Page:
This article represents the opinions, thoughts, and experiences of the author; none of this content has been paid for by any advertiser. The team does not recommend or endorse any products or treatments discussed herein. Learn more about how we maintain editorial integrity here.


  • Rema
    5 years ago

    Hi Adiuntum,
    What you and others have to say on this matter resonates so well with me. You feel so isolated especially when you think the people closest to you should at least be able to empathize and give you some acknowledgement of what you’re suffering.

    About a year ago I finally started standing up for myself as a migrainer. I constantly would push myself to accomodate other people’s expectations of me as you feel like a social outcast for not participating. Finally one day I had to let a friend know I just couldn’t do something because of my migraines and to my dismay she actually said to me: “you’d feel better if you just have a more positive attitude. Get up and get out of the house everyday like I do and you’ll feel better”. I felt like I’d had the wind knocked out of me. I was speechless.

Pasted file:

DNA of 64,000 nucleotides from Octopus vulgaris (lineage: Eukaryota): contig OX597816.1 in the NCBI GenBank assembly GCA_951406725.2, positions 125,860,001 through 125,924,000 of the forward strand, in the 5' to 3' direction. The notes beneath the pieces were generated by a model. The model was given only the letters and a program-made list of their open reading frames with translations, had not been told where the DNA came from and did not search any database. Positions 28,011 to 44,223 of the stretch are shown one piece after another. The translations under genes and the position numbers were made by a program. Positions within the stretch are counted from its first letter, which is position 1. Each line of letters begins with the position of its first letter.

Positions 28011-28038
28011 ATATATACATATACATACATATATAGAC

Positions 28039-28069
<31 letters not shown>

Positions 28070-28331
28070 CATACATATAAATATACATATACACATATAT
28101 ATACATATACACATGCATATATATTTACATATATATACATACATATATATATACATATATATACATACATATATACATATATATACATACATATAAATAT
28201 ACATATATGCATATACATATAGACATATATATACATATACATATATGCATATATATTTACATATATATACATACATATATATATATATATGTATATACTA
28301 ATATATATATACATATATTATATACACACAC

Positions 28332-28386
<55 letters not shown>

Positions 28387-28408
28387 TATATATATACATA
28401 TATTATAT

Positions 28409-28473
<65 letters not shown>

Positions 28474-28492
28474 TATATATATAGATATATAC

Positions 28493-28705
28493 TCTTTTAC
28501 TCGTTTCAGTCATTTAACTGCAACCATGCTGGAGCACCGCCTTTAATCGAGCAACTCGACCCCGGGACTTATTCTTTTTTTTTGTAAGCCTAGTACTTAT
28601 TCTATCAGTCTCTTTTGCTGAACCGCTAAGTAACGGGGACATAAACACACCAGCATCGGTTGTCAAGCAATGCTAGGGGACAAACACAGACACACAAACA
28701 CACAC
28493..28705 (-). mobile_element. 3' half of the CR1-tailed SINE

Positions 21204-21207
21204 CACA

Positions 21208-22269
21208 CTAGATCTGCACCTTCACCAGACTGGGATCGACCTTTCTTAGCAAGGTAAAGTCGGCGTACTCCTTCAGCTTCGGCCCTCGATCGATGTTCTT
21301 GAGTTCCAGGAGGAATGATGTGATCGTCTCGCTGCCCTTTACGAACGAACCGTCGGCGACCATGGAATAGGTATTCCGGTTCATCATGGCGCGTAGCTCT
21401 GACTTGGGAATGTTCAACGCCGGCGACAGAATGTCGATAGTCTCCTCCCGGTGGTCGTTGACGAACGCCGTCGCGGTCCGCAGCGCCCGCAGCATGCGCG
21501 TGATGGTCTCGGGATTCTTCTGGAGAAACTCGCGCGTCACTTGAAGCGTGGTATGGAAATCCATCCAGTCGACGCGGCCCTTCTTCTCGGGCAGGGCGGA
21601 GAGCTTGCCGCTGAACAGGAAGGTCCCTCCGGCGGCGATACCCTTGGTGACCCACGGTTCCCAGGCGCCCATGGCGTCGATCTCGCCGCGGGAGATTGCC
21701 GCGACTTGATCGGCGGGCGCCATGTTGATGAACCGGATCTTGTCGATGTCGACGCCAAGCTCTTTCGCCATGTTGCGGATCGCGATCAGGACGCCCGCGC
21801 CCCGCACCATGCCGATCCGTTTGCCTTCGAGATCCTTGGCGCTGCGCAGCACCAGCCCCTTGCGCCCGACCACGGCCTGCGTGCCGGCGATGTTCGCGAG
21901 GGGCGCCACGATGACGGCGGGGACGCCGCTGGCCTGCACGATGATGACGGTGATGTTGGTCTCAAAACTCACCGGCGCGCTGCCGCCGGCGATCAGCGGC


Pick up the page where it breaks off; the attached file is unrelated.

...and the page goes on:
Because I was so emotional about her response, I decided to be fair, rather than just re-act I would send her some information educating her about what a migrainer has going in inside their body and mind as a result of this disease. To my dismay, her response was to send me a post about the benefits of “being positive”. We’re no longer friends and that’s Ok. I realised that I was carrying around so much guilt because I couldn’t be what those around me expected of me and owning my disability and standing up for myself has uplifted me and given me more determination to triumph.
    My one saving grace through the years has been a close friend who is also a migraine sufferer and we are each others support system.
    Keep on fighting the good fight.

  • MigraineSal
    5 years ago